Healthy Europe’s Healthcare Vertical to grow on a Healthy Note

Published On : Oct 10, 2021

Europe is home to the finest healthcare system across the globe. Almost every European country does have a “universal healthcare system” in place. Though the fact that every country in the Europe does have variation of its own can’t be ignored, minimization of overall expenses by contributing for healthcare as “one”, i.e. as a society is the common objective. In other words, Europe’s healthcare system ascertains that poverty-stricken people are not deprived of medical care. This stability is expected to keep the healthcare vertical steady in the next decade. At the same time, with extensive research being conducted on continuous basis, the healthcare vertical is likely to take an exponential turn going forward.

Additionally, the post-Covid-19 era has asked for a universal health coverage. That has further elevated the HQ (Healthcare Index) of Europe.

Another tendency prevalent in Europe is that of people visiting pharmacies first and the doctor later. This could be attributed to the fact that that European pharmacists are authorized to diagnose as well as prescribe the remedies for several trivial problems like stomach issues, fevers, sore throats, insomnia, sinus problems, rashes, blisters, back pain, muscle pain, join pain, and urinary tract infections. Also, it’s interesting to note that Europe is subject to topical remedies.

Foreigners could locate doctors/physicians like large hotels and tourist offices. The consulates and embassies do maintain the lists of hospitals and physicians in the major cities. Those preferring English-speaking doctors could refer to the International Association for Medical Assistance to Travelers, which has English-speaking doctors listed, which charge standardized and affable fees. For those preferring hotel care, hotel receptionist could give a call to the respective doctor, who would check you out.

In all, Europe, in terms of healthcare, has come a long way and will continue to be servile towards the natives as well as foreigners in the forecast period.

Coming to countries, Denmark stands first all over Europe. This could be reasoned with government raising and pooling funds for financing health services. Both- public and private sector handsomely caters to the needs of people herein. Austria is the second best provider of healthcare services in Europe. Healthcare system is majorly in the hands of government, with the viable option of obtaining private health insurance. At the same time, it needs to be noted that for the people belonging to low-income or no-income group, healthcare comes across as “absolutely free”, that too, without compromising on standards.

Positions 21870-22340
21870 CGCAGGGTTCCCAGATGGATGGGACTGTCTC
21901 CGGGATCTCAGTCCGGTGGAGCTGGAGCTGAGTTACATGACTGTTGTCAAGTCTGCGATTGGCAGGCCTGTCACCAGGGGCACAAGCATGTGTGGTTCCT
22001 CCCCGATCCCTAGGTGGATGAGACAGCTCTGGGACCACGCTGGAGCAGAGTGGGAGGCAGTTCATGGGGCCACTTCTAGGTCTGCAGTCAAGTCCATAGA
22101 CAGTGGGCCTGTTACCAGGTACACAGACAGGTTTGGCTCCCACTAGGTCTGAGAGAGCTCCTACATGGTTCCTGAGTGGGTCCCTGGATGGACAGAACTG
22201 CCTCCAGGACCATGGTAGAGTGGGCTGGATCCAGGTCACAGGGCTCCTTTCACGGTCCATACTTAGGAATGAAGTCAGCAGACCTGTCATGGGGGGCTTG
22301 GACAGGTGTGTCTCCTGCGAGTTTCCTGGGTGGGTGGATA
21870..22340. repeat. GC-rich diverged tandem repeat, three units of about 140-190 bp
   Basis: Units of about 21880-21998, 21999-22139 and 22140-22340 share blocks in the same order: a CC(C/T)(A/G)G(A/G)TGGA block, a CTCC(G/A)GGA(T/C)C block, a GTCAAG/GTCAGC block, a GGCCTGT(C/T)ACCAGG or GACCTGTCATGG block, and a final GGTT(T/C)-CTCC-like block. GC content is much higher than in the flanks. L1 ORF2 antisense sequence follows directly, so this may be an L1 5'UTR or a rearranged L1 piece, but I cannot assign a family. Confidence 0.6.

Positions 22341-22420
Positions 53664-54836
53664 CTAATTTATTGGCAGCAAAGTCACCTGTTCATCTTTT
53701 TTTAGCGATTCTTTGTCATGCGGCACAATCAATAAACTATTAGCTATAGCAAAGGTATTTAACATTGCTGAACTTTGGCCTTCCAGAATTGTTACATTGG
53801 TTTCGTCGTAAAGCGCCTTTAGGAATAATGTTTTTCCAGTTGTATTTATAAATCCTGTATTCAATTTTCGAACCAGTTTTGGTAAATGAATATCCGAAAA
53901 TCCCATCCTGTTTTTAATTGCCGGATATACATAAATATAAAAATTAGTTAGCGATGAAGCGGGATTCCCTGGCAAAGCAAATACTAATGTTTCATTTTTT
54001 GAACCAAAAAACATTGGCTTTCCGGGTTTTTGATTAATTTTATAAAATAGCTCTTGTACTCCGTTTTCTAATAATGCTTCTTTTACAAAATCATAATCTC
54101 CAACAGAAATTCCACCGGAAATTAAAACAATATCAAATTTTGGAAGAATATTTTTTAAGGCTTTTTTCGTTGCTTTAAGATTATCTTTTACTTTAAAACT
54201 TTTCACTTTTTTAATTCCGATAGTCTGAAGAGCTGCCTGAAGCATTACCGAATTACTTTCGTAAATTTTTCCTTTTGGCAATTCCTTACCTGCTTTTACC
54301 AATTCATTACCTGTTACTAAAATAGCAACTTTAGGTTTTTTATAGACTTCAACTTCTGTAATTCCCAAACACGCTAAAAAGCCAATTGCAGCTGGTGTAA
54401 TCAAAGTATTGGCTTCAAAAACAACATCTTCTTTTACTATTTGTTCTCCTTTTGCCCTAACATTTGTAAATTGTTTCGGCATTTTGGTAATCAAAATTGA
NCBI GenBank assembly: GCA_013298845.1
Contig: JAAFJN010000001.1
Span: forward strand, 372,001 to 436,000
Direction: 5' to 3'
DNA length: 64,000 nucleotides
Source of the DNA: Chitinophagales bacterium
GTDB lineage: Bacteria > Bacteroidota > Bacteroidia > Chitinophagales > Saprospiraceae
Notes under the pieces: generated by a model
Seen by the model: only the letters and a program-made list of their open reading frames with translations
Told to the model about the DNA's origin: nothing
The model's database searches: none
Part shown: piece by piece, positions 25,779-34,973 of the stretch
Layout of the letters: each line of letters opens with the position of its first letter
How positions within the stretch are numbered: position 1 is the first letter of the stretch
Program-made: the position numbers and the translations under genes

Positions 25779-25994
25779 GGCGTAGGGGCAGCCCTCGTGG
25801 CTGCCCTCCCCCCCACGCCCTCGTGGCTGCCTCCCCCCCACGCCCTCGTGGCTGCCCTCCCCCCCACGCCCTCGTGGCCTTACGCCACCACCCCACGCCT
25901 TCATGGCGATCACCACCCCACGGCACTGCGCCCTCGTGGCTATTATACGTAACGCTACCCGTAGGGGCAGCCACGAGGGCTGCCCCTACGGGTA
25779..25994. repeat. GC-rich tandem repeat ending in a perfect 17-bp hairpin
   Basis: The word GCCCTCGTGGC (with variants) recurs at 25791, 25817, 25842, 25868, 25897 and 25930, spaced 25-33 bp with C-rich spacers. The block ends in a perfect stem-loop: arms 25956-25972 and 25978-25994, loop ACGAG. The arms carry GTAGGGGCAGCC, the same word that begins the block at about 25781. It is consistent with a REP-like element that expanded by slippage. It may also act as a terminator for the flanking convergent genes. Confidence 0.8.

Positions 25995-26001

France stands third, with its decentralized Bismarck model, which implies combined funding by employees and employers for healthcare coverage via standard payroll deductions strictly directed towards “sickness funds”. However, it needs to be noted that sickness funds cover merely 70% of the medical expenses. As far as chronic or serious illnesses (like mental illness, diabetes, and cancer) are concerned, 100% costs are covered and every co-payment is waived. The job of general practitioners in France is that of keeping unnecessary hospitalizations at bay – be it psychiatry, ophthalmology, gynaecology or any other ailment. Anyone consulting a specialist without appropriate GP referral does result in reduction of coverage from sickness fund.

Coming to the United Kingdom, it’s the Beveridge Model through which universal healthcare coverage is facilitated. Government happens to be the primary payer. NHS (National Health Service) springs into action. Consultancy and service fees are charged by NHS. Close to 11% of the entire population is insured by primary, supplemental medical insurance.

It could be inferred that Europe has a well-developed healthcare system, with people from all the strata’s being taken into consideration. The market for healthcare is, in fact, people-centric and always on the verge of upgradation with respect to technology.